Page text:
A new national poll challenges the view that Arab Americans were the only victims of bias and profiling after the Sept. 11, 2001, terror attacks.
A survey conducted by Florida-based Bendixen & Associates found that Pakistani Americans reported higher levels of discrimination and government targeting than Americans of Arab descent.
About 31 percent of Pakistani Americans said they have experienced discrimination in their schools, workplaces or neighborhoods over the past three years. Twenty-one percent of Arab Americans made the claim.
When it came to profiling, 16 percent of Pakistani Americans said they had been mistreated or targeted by government officials because of their background, compared with 11 percent of Arab Americans.
Asked who did the profiling, 63 percent of Pakistani Americans said it was local police. Among Arab Americans, 36 percent said they had been targeted by airport security, and 21 percent answered that they had been targeted by local police.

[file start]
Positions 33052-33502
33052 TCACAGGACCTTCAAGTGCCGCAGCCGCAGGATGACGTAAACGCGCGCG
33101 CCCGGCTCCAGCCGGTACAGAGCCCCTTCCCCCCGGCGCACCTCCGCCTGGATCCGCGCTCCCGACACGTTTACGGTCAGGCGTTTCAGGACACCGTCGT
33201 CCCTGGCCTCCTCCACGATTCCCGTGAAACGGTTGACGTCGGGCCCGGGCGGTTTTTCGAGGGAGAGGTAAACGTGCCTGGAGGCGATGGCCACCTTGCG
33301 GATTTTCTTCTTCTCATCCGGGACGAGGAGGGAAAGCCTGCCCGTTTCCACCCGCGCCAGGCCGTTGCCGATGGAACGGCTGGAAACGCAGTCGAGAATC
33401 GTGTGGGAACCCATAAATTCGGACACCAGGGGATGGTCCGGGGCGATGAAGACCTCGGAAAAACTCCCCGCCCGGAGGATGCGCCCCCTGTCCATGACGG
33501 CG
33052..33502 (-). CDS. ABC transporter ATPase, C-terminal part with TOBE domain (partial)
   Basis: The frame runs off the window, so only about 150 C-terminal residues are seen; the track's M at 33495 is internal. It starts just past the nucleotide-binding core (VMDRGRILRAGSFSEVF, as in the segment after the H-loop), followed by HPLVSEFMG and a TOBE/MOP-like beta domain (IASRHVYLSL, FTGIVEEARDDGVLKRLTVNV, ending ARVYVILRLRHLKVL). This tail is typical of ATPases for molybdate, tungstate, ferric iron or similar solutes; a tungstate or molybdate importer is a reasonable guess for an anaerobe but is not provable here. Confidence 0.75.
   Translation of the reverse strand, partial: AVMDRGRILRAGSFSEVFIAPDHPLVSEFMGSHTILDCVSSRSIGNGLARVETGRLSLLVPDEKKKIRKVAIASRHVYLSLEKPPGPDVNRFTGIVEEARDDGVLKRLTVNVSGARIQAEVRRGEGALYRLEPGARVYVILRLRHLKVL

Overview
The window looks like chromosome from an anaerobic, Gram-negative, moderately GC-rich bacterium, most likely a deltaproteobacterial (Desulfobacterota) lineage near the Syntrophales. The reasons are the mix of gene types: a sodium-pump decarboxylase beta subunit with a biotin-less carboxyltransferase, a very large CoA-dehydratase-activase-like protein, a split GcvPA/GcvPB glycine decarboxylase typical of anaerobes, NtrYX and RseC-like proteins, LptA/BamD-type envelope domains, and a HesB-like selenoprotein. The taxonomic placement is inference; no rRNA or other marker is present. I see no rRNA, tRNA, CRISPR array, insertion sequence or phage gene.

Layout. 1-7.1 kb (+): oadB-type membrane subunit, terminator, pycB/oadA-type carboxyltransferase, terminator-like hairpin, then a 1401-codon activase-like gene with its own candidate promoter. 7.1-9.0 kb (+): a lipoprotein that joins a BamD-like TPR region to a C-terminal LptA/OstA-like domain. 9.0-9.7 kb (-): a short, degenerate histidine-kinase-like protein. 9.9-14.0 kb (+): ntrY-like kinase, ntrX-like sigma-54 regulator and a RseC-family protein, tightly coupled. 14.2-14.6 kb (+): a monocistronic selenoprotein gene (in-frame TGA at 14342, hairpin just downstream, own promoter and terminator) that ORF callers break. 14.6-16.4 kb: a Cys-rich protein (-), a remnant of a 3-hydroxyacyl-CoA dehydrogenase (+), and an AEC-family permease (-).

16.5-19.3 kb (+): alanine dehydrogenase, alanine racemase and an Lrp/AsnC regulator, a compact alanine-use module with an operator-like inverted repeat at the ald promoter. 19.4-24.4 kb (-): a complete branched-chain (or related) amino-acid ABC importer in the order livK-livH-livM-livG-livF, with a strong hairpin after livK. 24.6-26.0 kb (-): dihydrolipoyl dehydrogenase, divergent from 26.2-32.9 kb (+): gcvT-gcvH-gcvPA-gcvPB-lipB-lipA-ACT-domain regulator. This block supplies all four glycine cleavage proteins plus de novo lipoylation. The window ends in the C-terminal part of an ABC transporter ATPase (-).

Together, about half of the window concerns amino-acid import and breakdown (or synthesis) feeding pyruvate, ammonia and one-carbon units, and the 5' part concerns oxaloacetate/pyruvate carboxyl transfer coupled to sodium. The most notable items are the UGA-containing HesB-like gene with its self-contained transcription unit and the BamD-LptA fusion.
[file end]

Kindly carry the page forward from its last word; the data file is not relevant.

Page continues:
The head of the polling company, Sergio Bendixen, said one reason why Pakistanis reported higher levels of profiling by police officers may be because they, in general, tend to have darker skin than Arab Americans, and therefore may raise the suspicions of some people in law enforcement.
Others said that religion may be a factor. The vast majority of Pakistani Americans are Muslims, while at least half of the Arab-American population is Christian, experts say.
I have anecdotal evidence which supports this article, but anecdotes don’t make data since there is an inherent bias (due to the ethnic composition of the people I know, for example) in my anecdotes. Among my acquaintances, I had noticed that most complaints about profiling and harrassment came from Pakistanis than from Arabs. For example, most of the students I know who were interviewed by the FBI after September 11, 2001 were Pakistanis. I had always put this down to the fact that I know many more Pakistanis than Arabs or Iranians.